GR: I get inspiration from the strangest places. It can be anything from a line of a song (When the Man Comes to Town grew from a deliberate misspelling of the Johnny Cash song for example), to something that I see in life – I am currently working on a story called The Unclean that came from seeing people making an obvious detour around a homeless guy on the street.
A couple of the writing sites that I frequent have weekly flash challenges that I love getting involved with as every once in a while they spark something that I can really have fun with – Trans-Antarctica came from one of these challenges, where the prompt was “Train”.
I love Stephen King’s analogy that stories are already there, waiting for us and we just need to locate the bones before we can start to excavate them. It really does feel like that sometimes.
LT: A few of your stories have an apocalyptic theme (Statues and When the Man Comes to Town in particular). What attracts you to this theme?
GR: The apocalyptic theme fascinates me. The first time that I really encountered it was when I saw Dawn of the Dead as a child and it blew my mind. As a race we have gotten so used to our creature comforts that we would be completely unprepared if something were to happen that stripped all of this away. We have forgotten so much that our parents and grandparents took for granted, like growing your own food and simple things like keeping warm in the winter.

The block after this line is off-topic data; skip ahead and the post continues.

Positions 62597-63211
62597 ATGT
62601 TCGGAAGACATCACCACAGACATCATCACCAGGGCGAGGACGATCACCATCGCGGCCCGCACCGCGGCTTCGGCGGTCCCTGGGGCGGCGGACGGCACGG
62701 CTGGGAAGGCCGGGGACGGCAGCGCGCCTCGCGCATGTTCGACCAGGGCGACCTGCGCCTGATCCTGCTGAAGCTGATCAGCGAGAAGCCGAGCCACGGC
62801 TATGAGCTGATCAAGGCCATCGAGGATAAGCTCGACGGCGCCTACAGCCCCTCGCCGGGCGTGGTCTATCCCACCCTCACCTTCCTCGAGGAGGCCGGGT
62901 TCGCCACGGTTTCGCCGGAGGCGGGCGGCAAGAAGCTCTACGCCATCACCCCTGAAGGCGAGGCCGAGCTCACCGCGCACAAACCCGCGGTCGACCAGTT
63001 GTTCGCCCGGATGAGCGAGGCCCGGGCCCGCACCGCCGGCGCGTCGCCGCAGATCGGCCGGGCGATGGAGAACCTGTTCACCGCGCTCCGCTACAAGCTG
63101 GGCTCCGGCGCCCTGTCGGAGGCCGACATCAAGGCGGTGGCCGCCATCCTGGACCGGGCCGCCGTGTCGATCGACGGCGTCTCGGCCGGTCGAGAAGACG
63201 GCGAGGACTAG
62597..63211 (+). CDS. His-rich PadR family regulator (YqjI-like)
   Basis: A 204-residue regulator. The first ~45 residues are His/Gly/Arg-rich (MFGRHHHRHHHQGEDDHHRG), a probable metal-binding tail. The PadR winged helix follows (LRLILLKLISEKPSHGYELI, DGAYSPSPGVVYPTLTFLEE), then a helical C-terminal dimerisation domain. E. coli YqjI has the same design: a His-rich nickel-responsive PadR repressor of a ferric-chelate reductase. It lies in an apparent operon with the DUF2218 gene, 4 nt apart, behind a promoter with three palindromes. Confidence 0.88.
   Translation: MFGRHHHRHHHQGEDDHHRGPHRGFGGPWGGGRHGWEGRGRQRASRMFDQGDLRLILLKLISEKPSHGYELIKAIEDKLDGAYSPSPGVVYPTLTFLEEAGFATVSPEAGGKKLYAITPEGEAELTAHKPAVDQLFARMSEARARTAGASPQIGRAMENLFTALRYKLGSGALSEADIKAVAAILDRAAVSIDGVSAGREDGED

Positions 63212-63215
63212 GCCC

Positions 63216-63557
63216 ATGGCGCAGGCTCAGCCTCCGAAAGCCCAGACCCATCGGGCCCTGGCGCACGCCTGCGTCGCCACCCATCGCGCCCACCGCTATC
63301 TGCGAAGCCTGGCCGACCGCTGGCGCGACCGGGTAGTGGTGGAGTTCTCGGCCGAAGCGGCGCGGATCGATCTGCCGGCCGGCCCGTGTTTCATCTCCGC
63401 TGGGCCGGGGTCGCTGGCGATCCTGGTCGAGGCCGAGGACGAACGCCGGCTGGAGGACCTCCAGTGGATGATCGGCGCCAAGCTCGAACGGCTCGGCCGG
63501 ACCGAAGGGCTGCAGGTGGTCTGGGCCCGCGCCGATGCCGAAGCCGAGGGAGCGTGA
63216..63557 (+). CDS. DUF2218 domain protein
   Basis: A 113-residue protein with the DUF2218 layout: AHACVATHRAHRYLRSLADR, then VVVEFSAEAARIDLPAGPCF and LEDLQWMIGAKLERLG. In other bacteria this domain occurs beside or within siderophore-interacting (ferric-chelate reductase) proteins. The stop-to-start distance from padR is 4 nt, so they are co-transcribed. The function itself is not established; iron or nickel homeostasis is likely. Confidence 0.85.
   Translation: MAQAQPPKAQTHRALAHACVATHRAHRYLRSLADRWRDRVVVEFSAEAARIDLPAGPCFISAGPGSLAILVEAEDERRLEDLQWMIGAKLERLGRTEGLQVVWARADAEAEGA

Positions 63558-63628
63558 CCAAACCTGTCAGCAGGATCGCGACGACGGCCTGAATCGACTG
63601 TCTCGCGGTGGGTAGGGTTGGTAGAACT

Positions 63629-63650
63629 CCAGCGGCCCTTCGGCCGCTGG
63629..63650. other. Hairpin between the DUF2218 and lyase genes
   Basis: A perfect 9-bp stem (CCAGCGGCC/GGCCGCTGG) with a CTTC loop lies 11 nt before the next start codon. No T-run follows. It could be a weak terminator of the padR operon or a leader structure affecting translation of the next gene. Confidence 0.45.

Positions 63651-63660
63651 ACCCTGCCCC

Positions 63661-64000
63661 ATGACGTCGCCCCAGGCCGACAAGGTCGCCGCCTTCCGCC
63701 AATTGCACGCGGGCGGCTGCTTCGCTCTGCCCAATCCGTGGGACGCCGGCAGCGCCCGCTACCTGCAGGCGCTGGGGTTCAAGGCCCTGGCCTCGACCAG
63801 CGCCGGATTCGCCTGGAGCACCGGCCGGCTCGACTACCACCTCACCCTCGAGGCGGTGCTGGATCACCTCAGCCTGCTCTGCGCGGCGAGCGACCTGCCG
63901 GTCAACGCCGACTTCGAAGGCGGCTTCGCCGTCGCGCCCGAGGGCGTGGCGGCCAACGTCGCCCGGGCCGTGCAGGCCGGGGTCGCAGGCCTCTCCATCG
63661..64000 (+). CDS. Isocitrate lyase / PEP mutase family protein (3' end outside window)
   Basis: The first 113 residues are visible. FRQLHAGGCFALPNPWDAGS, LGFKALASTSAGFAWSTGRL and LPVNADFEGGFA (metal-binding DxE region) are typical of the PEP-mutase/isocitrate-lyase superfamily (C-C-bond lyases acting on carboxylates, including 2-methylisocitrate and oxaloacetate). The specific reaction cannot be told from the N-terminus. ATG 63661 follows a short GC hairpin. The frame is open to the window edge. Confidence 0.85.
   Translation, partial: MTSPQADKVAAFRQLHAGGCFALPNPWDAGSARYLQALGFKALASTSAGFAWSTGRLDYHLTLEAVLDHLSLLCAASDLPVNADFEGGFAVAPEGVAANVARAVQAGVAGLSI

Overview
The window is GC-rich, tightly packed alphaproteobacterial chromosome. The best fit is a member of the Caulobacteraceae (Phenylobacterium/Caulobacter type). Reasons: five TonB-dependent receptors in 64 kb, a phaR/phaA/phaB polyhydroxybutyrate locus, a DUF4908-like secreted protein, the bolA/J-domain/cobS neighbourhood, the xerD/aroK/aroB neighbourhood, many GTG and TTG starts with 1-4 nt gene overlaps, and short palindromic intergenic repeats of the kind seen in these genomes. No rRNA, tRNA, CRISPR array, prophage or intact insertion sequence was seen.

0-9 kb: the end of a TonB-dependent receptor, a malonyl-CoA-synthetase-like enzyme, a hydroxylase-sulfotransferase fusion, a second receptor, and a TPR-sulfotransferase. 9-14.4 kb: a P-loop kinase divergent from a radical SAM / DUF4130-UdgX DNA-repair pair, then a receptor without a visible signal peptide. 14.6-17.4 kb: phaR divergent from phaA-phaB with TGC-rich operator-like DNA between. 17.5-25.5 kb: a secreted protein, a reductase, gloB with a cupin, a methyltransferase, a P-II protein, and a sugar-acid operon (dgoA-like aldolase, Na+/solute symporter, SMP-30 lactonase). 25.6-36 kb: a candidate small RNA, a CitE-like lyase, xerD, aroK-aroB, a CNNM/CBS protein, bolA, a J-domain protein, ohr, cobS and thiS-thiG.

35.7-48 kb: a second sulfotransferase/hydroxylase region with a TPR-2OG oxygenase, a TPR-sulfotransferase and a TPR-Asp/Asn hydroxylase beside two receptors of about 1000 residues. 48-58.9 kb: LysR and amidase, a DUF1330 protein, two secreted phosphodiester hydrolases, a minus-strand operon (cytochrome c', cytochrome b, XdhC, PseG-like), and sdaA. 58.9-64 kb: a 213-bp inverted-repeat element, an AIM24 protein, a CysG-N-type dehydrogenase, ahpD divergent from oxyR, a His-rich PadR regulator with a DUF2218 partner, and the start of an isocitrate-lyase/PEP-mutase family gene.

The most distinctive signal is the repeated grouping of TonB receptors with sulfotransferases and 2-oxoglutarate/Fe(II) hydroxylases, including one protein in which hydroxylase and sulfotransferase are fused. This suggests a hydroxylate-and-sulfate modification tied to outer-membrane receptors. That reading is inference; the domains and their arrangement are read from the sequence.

I wrote a short flash tale a while back called Pulse that involved a massive electromagnetic pulse from the sun knocking out all our electronic devices, and that’s one that I am itching to get back to, because I didn’t do the subject justice the first time around. Most apocalyptic stories involve having the population wiped out, but I like the idea of the population levels being initially unaffected but we lose our communications, utilities and transport infrastructure in one hit, and everything goes to hell from there.
LT: What writers do you like to read?
GR: I read a lot. One of my favourite parts of the day is the journey to and from work, because I can just sit on the bus and lose myself in a novel. I go through about two a week.
Stephen King, when he is on form is without a doubt the best horror writer working in the field today. Some of his books can be a bit self indulgent, but as far as I am concerned; the guy has earned the right, because for every Cell, he produces an absolute gem like Duma Key.
Some of my other favourites are Brian Keene, China Mieville, Raymond E.Feist, Terry Pratchett, David Gemmell, Julian May and Simon Clarke.
There are also some newer authors that I have been really impressed with. Thomas Emson’s Maneater, Sarah Langan’sVirus, and Conrad Williams One are all fantastic and I would recommend any of those books without reservation.